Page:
US20060196613A1 (en) * 2005-02-24 2006-09-07 National Research Council Of Canada Microblinds and a method of fabrication thereof
US20100001666A1 (en) * 2006-12-21 2010-01-07 Koninklijke Philips Electronics N.V. Micro-electro-mechanical system with actuators

Patent Citations (5)

* Cited by examiner, † Cited by third party
Publication number Priority date Publication date Assignee Title
US4704707A (en) * 1984-08-21 1987-11-03 Bos-Knox, Ltd. Electrostatic random access memory
US5784189A (en) * 1991-03-06 1998-07-21 Massachusetts Institute Of Technology Spatial light modulator
EP1241508A2 (en) * 2001-03-16 2002-09-18 C.R.F. Societa' Consortile per Azioni Electrostatically controlled optical microshutter and microshutter matrix with simplified control
US20060196613A1 (en) * 2005-02-24 2006-09-07 National Research Council Of Canada Microblinds and a method of fabrication thereof
US20100001666A1 (en) * 2006-12-21 2010-01-07 Koninklijke Philips Electronics N.V. Micro-electro-mechanical system with actuators

Similar Documents

Publication Publication Date Title
US20040207897A1 (en) Method for fabricating an interference display unit
US4999735A (en) Differential capacitive transducer and method of making
US20090168144A1 (en) Electrowetting display devices and fabrication methods thereof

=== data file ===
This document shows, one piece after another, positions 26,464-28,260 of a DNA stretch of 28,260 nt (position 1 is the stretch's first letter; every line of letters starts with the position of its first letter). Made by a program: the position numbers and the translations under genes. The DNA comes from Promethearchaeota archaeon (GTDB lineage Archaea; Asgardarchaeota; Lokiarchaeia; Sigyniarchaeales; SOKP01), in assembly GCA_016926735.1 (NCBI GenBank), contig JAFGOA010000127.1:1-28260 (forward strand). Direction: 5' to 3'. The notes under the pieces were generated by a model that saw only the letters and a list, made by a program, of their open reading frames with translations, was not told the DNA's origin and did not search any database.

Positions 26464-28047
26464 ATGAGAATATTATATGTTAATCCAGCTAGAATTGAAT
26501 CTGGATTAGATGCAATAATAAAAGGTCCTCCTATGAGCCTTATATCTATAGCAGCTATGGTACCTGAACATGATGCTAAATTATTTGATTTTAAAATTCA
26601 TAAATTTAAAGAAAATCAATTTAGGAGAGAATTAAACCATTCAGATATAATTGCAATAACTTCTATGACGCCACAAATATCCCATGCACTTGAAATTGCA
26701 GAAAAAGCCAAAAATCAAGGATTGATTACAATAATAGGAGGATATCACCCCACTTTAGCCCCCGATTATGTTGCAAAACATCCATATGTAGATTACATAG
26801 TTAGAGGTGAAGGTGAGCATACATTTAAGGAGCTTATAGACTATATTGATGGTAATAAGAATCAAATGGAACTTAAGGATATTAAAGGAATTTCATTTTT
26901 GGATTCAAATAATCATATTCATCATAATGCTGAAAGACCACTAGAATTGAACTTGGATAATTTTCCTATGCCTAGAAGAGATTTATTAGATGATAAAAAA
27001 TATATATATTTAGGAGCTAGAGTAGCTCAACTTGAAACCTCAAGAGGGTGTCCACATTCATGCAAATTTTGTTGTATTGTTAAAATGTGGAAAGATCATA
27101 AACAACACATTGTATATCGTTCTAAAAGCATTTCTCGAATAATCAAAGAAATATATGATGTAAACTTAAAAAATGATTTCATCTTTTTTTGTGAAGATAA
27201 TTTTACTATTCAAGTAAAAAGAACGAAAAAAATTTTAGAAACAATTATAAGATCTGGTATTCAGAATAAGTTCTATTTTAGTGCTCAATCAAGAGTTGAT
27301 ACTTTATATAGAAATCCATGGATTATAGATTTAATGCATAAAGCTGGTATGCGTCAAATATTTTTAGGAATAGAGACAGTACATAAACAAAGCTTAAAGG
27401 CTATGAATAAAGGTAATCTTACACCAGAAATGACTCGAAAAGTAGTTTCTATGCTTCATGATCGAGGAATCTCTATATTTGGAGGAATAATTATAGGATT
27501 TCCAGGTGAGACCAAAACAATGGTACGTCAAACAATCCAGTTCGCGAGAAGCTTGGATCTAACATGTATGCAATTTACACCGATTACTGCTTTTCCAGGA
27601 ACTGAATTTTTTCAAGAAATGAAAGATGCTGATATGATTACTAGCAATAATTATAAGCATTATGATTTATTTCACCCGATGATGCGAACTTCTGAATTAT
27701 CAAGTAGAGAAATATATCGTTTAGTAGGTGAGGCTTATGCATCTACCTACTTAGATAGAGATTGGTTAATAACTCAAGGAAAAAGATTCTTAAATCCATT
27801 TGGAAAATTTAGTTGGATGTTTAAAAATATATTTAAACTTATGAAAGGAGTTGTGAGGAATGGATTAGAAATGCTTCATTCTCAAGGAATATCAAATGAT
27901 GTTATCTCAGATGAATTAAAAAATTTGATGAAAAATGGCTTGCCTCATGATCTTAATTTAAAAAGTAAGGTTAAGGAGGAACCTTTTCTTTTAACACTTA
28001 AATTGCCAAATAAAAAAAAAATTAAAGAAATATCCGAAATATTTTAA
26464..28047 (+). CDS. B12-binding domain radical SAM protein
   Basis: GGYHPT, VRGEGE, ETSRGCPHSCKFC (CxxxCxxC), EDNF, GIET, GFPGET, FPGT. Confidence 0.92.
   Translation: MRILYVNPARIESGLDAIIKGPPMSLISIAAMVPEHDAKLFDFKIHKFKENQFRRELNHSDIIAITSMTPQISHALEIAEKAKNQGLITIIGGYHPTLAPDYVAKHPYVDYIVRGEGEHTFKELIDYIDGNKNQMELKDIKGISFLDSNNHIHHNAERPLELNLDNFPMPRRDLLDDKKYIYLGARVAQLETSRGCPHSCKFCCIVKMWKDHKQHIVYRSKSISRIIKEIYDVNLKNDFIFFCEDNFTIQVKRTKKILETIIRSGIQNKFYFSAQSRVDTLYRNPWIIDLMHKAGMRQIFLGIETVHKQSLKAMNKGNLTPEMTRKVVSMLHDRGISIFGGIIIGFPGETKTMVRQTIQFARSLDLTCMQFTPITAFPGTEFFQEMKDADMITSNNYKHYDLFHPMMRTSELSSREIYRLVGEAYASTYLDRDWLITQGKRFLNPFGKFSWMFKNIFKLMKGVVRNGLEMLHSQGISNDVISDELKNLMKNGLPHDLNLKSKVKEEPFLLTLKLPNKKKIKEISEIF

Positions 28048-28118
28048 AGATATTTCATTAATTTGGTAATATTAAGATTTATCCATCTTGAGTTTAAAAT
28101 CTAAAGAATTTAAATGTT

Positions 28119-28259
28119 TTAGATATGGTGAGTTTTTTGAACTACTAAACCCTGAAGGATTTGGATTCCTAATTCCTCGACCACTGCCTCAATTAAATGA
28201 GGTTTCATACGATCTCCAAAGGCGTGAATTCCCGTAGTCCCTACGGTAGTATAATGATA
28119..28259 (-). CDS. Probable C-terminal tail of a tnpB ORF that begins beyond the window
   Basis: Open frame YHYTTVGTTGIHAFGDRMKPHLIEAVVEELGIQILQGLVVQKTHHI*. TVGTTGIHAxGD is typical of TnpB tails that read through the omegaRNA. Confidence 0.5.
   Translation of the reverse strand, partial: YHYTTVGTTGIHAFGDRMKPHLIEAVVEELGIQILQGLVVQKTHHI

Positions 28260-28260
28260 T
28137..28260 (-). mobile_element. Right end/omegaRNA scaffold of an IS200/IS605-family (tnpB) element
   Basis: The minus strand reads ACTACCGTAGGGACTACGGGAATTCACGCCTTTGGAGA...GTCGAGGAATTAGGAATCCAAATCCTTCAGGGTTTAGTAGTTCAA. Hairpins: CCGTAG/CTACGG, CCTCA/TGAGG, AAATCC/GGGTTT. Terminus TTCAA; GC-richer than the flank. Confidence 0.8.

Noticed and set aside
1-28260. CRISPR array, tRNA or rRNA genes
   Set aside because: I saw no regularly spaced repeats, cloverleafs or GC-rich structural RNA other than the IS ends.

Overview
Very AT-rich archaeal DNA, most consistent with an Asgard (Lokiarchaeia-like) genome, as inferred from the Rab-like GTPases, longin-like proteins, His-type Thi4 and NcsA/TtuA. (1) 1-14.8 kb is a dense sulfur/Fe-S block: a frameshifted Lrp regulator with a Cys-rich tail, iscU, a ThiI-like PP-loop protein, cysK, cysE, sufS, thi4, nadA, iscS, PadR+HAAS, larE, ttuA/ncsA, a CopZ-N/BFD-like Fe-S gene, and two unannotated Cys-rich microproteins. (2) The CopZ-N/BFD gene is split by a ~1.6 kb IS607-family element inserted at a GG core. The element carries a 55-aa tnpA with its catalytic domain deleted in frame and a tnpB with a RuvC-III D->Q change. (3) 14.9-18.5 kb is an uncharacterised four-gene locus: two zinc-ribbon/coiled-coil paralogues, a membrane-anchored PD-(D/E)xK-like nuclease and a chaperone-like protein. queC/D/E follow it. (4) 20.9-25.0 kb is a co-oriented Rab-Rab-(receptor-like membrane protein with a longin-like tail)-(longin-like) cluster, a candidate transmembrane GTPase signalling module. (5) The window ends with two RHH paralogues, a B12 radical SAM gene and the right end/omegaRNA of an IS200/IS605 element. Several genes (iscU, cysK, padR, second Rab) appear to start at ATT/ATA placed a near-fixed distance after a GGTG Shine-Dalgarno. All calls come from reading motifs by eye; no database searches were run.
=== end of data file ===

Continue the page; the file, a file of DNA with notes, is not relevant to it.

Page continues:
US6384979B1 (en) Color filtering and absorbing total internal reflection image display
US6300619B1 (en) Micro-electro-mechanical optical device
US20070122542A1 (en) Method of manufacturing a touch screen
US5724175A (en) Electrochromic device manufacturing process
US7639911B2 (en) Optical device having optical waveguide including organic Bragg grating sheet
US7215064B2 (en) Piezoelectric switch for tunable electronic components
US20080041817A1 (en) Structure of a micro electro mechanical system and the manufacturing method thereof
US6794119B2 (en) Method for fabricating a structure for a microelectromechanical systems (MEMS) device
JP2008533510A (en) Display device and manufacturing method thereof
WO2003073151A1 (en) A microelectromechanical systems device and method for fabricating same
US20090103166A1 (en) Adjustably transmissive mems-based devices
US5233459A (en) Electric display device
US6307663B1 (en) Spatial light modulator with conformal grating device
Jaecklin et al. Line-addressable torsional micromirrors for light modulator arrays